A week later, I got a mailing from LA Fitness (even though I had refused to give Dave my address or phone number). The fine print is very amusing. Notable is that they say that if you cancel, it may take 60 days to process your cancellation and stop charging your account. I imagine that trying to extricate yourself from an LA Fitness membership is probably as hard as extricating yourself from a Crunch membership.

    One thing (of the many) that I’ve learned from Consumerist — never give your checking account info when signing up for a gym membership or anything else that involves automatic payments. Use a credit card — that way you have the power of the chargeback if that becomes necessary.

  15. Greeper says:

    I am fairly certain that Crunch Gym is owned by, or owns, Bally Total Fitness, which has been sued about nine million times over unfair consumer practices. (Your Crunch ID# will get you into any Bally’s but not vice versa). So it’s not really surprising.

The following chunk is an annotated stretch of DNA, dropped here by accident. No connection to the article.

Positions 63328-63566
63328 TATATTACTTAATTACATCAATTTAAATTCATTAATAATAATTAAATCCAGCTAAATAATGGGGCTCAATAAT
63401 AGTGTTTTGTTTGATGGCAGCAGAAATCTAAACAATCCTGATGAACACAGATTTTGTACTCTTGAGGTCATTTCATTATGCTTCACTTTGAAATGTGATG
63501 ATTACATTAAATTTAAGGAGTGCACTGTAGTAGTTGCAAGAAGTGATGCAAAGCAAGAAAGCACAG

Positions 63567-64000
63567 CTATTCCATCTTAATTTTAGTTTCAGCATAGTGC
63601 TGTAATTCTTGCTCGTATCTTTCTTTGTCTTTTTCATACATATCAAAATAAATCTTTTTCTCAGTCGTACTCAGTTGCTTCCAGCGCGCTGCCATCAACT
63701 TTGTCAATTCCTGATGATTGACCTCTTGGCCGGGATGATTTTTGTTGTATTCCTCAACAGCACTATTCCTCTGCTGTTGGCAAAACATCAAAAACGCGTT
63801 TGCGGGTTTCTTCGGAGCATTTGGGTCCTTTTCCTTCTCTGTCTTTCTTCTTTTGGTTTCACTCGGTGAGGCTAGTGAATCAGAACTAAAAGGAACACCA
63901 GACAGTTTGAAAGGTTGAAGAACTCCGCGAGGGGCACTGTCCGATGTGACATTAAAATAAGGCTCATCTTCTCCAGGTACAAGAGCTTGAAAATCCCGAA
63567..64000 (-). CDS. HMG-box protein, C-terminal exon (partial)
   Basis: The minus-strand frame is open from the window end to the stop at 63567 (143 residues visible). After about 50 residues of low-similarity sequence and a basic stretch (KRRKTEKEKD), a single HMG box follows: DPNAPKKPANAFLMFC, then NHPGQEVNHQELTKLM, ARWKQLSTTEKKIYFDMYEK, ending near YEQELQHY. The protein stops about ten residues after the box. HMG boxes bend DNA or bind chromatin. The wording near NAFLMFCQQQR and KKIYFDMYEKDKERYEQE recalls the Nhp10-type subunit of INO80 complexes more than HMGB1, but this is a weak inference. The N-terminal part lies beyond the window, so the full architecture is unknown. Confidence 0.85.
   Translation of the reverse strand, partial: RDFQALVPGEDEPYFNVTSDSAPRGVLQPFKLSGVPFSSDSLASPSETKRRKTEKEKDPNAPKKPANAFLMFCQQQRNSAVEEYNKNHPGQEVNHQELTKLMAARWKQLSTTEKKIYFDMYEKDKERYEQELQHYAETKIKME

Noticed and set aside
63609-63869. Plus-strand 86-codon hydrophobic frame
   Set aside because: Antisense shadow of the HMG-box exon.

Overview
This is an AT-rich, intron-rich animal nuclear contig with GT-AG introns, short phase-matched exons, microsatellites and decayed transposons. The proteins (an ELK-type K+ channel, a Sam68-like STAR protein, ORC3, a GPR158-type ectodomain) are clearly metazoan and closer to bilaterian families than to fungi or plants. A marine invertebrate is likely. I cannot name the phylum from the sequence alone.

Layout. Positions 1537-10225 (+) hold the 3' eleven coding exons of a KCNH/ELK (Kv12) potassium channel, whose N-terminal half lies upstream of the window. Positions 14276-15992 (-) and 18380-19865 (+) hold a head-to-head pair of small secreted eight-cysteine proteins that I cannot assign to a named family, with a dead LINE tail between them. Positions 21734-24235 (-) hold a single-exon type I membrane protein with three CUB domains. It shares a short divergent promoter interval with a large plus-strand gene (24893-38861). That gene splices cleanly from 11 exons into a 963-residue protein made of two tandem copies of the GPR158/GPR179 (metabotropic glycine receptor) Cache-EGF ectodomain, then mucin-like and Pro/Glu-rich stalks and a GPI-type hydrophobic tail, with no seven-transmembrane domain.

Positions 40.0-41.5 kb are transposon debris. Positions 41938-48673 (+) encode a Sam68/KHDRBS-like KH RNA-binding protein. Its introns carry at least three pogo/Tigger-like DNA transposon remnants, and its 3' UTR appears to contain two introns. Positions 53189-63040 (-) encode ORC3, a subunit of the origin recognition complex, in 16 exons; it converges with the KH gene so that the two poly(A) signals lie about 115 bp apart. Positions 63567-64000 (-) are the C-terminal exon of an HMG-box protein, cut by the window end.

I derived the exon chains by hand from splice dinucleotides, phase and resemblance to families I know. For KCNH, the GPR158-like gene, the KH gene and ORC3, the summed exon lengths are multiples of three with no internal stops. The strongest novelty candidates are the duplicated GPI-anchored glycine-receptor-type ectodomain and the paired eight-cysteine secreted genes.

16. Jory says:

    I upgraded my membership at Crunch 6 months ago from the “single gym” plan to “all access”. Ever since then, they’ve been billing me double (my new and old rate). Been dealing with this for 2 weeks now and no resolution.

  17. Triple Burn, Ooh! says:

    I signed up for the three-day Crunch Trial Membership (in spite of my better judgement, and in spite of the fact that the gym was way out of my price range) planning to cancel on the third day and get a few free days on the treadmill out of it.

    I cancelled within the time allotted, only to see the charge for my first month’s membership pop up on my credit card. It took a month of wrangling to get the charge credited to my account.

    As an aside, those of you looking for a gym might do well to check out your local YMCA. My Y, which has only three treadmills, but almost always one available, costs me $22 a month, and not only are there beefcakes trotting around, but smiling oldfolks that remind me of my grandma.